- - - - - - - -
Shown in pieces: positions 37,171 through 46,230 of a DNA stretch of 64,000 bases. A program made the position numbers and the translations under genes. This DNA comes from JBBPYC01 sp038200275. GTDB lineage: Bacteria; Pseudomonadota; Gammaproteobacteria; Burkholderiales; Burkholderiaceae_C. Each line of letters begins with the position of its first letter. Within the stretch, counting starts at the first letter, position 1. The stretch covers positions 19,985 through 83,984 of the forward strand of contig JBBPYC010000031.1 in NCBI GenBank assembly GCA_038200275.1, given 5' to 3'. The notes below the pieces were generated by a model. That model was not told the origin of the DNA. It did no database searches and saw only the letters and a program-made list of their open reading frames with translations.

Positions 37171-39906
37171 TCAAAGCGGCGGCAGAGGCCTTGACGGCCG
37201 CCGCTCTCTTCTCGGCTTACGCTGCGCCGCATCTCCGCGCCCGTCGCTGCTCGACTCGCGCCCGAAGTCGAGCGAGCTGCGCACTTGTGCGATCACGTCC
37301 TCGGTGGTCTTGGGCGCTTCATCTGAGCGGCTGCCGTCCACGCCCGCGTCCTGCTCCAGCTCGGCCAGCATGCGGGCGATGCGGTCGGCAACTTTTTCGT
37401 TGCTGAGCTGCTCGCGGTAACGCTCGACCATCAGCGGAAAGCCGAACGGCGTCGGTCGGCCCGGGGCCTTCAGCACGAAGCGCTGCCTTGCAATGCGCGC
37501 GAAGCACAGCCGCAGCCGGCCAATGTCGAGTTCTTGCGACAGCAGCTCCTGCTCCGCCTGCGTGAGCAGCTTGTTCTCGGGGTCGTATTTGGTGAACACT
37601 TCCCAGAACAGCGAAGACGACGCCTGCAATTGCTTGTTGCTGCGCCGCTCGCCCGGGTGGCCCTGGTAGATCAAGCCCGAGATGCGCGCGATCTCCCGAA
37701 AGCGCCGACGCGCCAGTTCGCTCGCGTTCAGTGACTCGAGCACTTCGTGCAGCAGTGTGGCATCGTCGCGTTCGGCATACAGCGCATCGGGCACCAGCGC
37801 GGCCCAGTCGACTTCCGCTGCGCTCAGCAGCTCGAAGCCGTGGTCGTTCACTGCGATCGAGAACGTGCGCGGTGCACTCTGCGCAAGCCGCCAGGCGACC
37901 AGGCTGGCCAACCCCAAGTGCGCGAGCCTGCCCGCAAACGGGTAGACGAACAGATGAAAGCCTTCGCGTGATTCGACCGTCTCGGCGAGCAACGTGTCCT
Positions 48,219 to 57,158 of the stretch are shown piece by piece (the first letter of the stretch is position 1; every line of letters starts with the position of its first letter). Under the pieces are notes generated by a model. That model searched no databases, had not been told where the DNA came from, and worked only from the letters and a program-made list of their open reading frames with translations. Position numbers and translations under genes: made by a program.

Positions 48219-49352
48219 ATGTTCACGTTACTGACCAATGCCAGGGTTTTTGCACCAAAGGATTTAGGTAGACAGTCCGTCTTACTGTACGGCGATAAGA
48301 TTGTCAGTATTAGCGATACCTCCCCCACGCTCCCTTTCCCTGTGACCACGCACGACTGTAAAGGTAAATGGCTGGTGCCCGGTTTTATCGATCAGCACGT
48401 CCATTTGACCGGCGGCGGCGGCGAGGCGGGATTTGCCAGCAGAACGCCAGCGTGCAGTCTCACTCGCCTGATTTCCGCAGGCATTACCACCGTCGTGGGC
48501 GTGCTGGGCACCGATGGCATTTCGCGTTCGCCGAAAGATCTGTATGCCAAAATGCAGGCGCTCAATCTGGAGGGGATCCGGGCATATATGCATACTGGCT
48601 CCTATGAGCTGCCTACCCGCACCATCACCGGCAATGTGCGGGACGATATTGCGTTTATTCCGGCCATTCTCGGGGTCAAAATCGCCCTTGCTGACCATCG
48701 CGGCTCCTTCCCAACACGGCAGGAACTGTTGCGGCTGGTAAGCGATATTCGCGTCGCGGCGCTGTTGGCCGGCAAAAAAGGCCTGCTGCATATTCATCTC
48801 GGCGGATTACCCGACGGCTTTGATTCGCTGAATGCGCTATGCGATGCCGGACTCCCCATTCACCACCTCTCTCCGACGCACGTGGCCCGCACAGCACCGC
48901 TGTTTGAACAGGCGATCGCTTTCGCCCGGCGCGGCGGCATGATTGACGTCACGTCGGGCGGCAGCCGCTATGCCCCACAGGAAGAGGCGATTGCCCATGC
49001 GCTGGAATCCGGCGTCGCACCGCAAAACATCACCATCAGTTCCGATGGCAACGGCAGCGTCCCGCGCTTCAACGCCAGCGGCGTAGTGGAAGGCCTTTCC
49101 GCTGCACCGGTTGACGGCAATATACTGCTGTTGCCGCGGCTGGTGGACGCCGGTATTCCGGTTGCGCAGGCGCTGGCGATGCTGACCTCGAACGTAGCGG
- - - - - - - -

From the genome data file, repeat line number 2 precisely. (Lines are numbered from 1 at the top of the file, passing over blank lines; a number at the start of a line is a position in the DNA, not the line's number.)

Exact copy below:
Positions 37171-39906